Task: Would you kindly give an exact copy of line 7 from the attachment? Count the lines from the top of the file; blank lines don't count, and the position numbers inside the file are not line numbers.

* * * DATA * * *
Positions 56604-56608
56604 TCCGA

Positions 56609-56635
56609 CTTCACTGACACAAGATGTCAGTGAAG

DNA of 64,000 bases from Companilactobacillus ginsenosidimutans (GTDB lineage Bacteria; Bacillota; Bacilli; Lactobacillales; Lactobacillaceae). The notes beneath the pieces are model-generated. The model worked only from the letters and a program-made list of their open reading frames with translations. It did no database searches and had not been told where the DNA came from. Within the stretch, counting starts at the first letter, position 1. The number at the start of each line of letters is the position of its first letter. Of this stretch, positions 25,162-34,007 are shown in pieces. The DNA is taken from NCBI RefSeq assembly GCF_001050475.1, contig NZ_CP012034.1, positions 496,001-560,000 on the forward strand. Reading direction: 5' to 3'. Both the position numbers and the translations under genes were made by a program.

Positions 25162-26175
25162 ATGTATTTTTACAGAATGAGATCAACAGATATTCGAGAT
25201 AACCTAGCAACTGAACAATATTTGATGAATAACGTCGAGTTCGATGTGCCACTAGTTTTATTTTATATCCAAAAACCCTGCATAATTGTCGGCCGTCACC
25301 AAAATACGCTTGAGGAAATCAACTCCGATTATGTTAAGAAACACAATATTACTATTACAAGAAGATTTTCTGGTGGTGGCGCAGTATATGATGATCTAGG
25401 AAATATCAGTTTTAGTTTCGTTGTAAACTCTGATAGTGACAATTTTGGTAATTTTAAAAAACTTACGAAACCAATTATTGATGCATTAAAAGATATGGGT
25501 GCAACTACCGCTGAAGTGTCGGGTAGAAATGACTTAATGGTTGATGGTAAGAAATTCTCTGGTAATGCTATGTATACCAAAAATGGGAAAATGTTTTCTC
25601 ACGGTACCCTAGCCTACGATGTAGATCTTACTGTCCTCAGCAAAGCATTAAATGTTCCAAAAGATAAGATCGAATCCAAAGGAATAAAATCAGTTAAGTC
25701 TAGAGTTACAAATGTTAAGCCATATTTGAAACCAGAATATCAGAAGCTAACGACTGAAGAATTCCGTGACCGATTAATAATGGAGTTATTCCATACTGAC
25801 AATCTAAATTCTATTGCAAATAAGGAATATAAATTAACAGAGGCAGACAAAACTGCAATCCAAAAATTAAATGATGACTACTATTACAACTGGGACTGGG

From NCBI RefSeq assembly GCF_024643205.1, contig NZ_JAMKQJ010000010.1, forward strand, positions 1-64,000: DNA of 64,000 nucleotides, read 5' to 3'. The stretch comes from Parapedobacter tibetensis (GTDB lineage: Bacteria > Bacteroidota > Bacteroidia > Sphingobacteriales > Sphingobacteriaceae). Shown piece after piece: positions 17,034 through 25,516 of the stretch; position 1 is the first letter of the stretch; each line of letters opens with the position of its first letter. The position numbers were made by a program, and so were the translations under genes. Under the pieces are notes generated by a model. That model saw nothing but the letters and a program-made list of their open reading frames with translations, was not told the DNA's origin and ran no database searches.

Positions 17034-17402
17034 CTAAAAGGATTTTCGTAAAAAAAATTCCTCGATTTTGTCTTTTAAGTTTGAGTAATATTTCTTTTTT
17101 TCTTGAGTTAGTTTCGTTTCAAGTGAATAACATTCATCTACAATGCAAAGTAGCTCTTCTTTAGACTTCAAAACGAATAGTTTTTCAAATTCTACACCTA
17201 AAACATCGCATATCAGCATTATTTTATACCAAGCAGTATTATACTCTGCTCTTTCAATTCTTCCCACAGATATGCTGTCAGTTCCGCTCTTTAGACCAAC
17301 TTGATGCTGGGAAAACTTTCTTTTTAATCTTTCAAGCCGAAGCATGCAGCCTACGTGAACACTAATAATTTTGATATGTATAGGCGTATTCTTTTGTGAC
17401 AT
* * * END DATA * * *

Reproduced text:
25162 ATGTATTTTTACAGAATGAGATCAACAGATATTCGAGAT